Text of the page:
I have recently created a series of video tutorials in which I explain how to create an analog of fortune and cowsay for Windows.
The software is written in Python (so it is actually cross platform), the tutorials are entry level. If you have some basic ideas about programming, you should not have problems figuring out what is going on.
My primary objective is to use it as an aid in teaching. It would be wonderful if more of my students used Python, so I hope I can point them to the videos and expose them to the beauty of the language.
There are a few analogs of fortune for Windows, but they are graphical applications that display the text in a separate window; whereas I want the messages to be shown in the console automatically.
There is also a cowsay equivalent, but I figured that since it is rather easy to make a simplified alternative of my own - I'd just use it as an excuse to create a few more screencasts.
The covered subjects:
- how to use Python's interactive mode for experiments
- analyze the HTML structure of a site and find the desired data
- how to write XPath queries to extract content
- Python lxml - how to use XPath in Python
- retrieve HTML pages with urllib
- SQLite - how to devise a simple database schema
- how to use SQLite in Python
- ASCII art, how to find images of characters and render them in Python
- find a way to integrate the the software in the Windows command line interpreter (cmd.exe)
- putting it all together and watching the system in action
Yes, if you look well enough, you can find existing versions of these programs that run on Windows. But a screencast about running two programs is not as cool as one about creating your own, right? :-)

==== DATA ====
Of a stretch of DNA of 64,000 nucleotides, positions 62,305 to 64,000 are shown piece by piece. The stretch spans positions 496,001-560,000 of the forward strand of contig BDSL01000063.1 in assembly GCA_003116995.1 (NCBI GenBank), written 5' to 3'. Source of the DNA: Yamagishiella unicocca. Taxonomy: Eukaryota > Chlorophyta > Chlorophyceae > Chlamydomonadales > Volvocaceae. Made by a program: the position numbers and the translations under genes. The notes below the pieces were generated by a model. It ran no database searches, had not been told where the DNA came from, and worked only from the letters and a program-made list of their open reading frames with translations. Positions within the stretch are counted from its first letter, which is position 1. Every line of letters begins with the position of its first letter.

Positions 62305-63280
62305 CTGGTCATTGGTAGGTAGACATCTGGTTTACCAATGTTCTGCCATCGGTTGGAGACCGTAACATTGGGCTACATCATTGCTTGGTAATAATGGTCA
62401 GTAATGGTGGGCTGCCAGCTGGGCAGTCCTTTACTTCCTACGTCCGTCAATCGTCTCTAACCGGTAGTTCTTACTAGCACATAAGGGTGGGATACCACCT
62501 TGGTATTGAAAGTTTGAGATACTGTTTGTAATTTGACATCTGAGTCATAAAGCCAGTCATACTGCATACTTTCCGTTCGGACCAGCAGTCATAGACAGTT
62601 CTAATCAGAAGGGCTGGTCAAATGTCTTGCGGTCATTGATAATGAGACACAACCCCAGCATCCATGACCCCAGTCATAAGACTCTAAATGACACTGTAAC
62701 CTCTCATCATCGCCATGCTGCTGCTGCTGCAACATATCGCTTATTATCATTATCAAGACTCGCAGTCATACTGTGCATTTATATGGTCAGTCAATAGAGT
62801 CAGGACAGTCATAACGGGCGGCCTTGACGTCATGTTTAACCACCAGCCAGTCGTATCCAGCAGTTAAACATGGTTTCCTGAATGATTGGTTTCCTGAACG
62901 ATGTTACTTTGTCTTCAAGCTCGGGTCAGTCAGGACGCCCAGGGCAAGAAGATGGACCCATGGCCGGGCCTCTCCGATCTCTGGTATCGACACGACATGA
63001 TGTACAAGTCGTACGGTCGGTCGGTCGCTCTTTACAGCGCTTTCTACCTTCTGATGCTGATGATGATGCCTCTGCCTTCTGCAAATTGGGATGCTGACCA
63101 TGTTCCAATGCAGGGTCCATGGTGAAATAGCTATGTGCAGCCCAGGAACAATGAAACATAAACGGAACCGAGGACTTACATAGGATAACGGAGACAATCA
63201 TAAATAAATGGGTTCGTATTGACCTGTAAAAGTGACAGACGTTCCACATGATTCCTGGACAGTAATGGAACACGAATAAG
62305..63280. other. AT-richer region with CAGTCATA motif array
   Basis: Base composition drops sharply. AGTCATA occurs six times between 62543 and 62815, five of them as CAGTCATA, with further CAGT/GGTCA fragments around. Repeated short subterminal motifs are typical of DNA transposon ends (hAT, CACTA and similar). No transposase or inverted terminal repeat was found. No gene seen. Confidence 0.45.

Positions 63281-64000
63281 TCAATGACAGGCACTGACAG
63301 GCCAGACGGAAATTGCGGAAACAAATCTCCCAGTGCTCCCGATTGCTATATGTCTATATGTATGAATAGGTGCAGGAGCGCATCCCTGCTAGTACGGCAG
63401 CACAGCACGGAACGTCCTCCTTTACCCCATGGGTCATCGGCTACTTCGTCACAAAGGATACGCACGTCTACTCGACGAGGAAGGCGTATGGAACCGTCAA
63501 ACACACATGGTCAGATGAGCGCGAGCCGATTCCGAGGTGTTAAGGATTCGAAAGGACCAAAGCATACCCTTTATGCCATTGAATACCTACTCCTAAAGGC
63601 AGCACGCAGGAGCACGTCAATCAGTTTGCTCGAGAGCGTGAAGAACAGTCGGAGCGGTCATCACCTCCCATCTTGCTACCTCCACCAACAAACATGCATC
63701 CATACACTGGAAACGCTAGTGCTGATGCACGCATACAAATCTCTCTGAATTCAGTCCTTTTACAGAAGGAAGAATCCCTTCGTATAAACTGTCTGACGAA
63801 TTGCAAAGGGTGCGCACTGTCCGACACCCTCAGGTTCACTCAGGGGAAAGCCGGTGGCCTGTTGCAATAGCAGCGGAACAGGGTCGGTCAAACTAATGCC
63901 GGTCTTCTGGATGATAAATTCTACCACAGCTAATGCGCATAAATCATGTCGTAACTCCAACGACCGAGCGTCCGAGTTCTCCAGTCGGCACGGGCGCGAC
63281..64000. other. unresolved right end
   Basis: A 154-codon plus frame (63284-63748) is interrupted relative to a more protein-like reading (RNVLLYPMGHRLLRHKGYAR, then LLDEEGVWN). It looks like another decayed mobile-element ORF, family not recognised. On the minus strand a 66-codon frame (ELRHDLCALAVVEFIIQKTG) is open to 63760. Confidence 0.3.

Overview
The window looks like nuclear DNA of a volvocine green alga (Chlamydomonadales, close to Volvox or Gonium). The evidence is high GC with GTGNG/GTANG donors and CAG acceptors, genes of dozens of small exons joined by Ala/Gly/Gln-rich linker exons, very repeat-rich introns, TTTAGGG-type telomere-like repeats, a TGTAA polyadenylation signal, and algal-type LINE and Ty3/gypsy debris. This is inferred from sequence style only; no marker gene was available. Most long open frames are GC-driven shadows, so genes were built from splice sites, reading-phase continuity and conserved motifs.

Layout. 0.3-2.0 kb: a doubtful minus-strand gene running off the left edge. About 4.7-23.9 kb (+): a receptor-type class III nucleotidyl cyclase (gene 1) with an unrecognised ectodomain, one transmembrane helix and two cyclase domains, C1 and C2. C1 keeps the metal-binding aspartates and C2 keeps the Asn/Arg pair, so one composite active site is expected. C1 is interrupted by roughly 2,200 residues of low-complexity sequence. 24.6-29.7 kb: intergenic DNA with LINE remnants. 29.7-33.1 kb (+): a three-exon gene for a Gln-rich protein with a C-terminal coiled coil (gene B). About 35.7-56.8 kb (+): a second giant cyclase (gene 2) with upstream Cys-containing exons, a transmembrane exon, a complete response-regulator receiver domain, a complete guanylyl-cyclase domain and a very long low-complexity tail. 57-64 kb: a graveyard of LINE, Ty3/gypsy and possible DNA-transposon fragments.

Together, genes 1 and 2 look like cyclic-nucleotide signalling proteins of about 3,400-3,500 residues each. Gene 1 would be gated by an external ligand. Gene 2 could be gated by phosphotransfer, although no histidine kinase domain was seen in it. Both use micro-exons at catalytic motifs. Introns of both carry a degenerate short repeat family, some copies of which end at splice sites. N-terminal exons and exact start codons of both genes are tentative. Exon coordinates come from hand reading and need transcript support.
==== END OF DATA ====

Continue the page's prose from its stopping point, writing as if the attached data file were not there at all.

Have fun watching and feel free to ask questions. Here's the intro (don't forget to switch to HD quality):
Find a site with quotes we can harvest
XPath experiments and query examples
Python and LXML, examples of XPath queries with Python
Automate page retrieving via HTTP and HTML parsing with lxml
Python and SQLite
Joining the building blocks, finally we can harvest all the quotes
ASCII art experiments, listing directories and reading files with Python
Fixing the graphical artifacts in the ASCII art
Integrating the program into Windows' command line interpreter, cmd.exe
Prettifying the text with Python's textwrap module
If you speak Russian, you may find this set of tutorials interesting - Python - как автоматичеси собирать информацию с сайтов.
Cool! Do you know about ipython? It is an alternative Python shell with tons of nifty features. Here is a good starting point: http://ipython.org/ipython-doc/stable/interactive/tutorial.html I looked for a video showing off the best features, but I didn’t find one. Maybe I’ll make one :P
Comment from: gr8dude [Member]
I do. I use bPython on Linux, but on Windows I usually rely on PyScripter - which is an awesome IDE (free, open source, lightweight).
I remember setting it up once but there was something that didn’t go well, but I can’t recall what it was.
If you make that video - I’m definitely checking it out :-)
Form is loading...